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10 indicted in Denver in insurance fraud scheme

Published September 9, 2008 at 1:20 p.m.
Updated September 9, 2008 at 1:20 p.m.

The owner of a Denver company and nine of his employees plotted in weekly meetings to rip off insurance companies by getting subcontractors to turn in fake, inflated bids, according to a 60-count federal indictment.

Disaster Restoration, Inc., routinely submitted bills to insurance companies that were 20 to 30 percent higher than what the company paid subcontractors, the indictment alleges.

It also claims that the chief operating officer, Charles "Chip" Homer Sharp, of Broomfield, threatened at least two of the subcontractors with violence or economic harm if they didn't go along with the scam.

A receptionist at DRI referred calls today to owner Michael Griggs, who was not available for comment and had not returned a message as of this afternoon.

Griggs, of Lafayette, faces 58 counts, including one count of conspiracy, 56 counts of mail fraud and one forfeiture count, for his Lafayette property and two bank accounts.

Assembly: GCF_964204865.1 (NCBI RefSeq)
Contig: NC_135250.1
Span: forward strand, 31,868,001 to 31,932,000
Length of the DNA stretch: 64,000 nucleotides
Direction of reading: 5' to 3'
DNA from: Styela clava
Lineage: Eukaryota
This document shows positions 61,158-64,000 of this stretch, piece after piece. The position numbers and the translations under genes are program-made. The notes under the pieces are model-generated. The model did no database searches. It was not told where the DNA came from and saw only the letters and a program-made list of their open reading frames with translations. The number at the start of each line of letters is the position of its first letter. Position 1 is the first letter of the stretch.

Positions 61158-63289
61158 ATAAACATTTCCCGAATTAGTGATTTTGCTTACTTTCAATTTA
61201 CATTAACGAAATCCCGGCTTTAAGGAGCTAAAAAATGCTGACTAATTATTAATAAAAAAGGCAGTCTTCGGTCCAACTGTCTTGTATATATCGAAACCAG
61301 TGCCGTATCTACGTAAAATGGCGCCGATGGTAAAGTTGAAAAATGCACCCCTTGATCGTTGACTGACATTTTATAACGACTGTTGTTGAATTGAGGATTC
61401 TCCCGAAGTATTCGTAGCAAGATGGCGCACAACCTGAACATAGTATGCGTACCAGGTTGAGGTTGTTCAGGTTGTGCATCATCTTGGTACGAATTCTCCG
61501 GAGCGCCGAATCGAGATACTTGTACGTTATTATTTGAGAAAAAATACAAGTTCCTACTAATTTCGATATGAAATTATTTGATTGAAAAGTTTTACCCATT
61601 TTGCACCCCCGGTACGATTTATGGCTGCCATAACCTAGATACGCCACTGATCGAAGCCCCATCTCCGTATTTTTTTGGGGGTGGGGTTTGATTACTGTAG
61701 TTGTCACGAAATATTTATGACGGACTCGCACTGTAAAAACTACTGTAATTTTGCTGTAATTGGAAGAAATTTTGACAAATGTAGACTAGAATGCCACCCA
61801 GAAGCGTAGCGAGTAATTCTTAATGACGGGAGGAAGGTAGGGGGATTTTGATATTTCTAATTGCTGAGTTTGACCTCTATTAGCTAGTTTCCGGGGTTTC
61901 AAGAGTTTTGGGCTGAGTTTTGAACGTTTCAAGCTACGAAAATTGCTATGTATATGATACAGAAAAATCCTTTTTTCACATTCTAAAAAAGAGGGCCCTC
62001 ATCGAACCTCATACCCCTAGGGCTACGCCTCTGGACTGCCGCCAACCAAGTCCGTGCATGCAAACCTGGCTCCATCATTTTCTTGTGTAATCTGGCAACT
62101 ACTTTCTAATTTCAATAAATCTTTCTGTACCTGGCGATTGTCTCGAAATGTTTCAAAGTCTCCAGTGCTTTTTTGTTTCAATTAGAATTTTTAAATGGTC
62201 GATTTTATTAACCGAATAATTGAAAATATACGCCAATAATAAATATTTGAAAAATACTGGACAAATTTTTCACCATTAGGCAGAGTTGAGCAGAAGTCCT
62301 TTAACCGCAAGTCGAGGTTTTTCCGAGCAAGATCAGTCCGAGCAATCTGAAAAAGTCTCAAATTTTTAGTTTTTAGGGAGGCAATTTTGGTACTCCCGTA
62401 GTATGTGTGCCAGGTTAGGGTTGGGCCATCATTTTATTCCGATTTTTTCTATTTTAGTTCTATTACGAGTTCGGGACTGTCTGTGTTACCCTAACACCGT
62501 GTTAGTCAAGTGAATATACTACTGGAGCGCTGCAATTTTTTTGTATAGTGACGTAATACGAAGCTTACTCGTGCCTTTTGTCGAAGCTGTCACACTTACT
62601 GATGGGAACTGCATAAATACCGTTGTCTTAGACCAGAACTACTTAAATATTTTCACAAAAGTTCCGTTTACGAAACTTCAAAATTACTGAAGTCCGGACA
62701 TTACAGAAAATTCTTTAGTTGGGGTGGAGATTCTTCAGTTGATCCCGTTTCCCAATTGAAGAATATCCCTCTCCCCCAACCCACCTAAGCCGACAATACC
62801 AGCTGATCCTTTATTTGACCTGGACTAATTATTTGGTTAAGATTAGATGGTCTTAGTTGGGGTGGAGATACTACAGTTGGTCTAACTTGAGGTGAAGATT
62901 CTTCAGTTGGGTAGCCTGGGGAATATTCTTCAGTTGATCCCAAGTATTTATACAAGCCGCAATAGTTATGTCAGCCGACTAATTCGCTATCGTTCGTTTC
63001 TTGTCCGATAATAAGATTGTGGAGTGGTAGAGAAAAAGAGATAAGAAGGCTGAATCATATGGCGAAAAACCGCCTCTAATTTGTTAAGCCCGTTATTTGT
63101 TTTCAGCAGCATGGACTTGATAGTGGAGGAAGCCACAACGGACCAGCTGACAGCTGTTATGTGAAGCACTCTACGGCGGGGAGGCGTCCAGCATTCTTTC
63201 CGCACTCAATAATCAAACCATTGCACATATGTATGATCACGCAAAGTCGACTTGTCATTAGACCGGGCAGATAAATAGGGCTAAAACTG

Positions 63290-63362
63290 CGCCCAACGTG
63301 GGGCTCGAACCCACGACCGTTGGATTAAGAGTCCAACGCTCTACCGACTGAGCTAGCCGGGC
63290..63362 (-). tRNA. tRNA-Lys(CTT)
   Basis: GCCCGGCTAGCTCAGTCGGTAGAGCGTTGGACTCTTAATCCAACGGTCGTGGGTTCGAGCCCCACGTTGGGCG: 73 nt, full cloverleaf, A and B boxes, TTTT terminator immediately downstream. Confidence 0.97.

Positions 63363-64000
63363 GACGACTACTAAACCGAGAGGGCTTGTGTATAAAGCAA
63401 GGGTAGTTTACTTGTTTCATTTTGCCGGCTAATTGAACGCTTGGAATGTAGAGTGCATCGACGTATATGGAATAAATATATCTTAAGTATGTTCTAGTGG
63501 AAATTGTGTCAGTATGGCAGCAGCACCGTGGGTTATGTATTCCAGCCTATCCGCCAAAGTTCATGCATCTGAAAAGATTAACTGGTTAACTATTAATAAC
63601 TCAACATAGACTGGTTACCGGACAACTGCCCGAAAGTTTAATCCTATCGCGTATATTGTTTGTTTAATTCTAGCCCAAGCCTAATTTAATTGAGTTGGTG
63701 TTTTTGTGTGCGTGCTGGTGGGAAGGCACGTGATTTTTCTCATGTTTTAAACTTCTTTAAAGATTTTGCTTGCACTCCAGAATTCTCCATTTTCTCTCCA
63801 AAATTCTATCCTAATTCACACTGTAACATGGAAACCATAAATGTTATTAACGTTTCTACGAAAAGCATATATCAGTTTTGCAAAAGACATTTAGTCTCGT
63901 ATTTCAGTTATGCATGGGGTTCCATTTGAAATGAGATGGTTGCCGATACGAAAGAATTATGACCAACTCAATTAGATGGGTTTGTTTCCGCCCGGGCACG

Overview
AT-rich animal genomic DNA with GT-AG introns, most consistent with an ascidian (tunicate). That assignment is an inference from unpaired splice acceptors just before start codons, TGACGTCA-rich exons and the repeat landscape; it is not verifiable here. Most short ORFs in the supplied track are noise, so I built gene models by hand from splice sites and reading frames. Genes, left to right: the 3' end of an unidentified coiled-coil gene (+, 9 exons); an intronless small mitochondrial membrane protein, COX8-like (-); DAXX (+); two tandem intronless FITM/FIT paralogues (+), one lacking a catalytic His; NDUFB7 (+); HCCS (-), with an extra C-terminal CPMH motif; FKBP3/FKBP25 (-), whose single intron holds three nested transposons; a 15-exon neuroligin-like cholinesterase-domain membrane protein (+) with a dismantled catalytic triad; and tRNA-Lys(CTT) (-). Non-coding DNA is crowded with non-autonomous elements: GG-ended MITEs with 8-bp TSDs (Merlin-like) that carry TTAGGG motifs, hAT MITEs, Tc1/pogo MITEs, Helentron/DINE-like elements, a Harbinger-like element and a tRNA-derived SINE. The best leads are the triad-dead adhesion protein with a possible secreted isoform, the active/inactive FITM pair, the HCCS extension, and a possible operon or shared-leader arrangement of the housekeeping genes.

Also charged with one count of conspiracy and varying counts of mail fraud are: Justin Blackburn, of Lakewood; Mark Troudt, of Broomfield; Jason Cain, of Colorado Springs; Brett Harding, of Thornton; Peter Jennings, of Brighton; Matthew Kaskel, of Denver; Garland Risdon, of Centennial and Daniel Travers of Arvada.

According to its Web site, DRI provides 24-hour emergency service repairing properties damaged by disasters such as fires, vandalism or water damage.

The indictment alleges that the staff would meet every Tuesday to discuss the conspiracy, which started in 2003 and continued until the spring of 2007.

In one instance, Risdon told a subcontractor that "the big boys" wanted two bids for a project — one for the actual cost, and one that was 20 to 30 percent higher, the indictment states.

DRI would then submit the higher estimate to the insurance company for approval and later, for payment, the indictment alleges. DRI paid the subcontractor the lower, actual amount, pocketing the difference, prosecutors say.

"Insurance fraud is not a victimless crime, it hurts everyone," U.S. Postal Inspector in Charge Shawn Tiller said in a statement released today. "Losses from this type of fraud are passed along to the public in the form of higher insurance premiums."

If convicted of conspiracy, the defendants face up to five years in prison and a $250,000 fine. Mail fraud carries a maximum penalty of 20 years in prison and a $250,000 fine.

In addition to charges of conspiracy and mail fraud, Sharp also faces up to 20 years in prison and a $250,000 fine if convicted of interference with commerce through threats or violence.

The defendants, who are not in custody, have been summoned to appear in federal court on Sept. 25 at 1:30 p.m.

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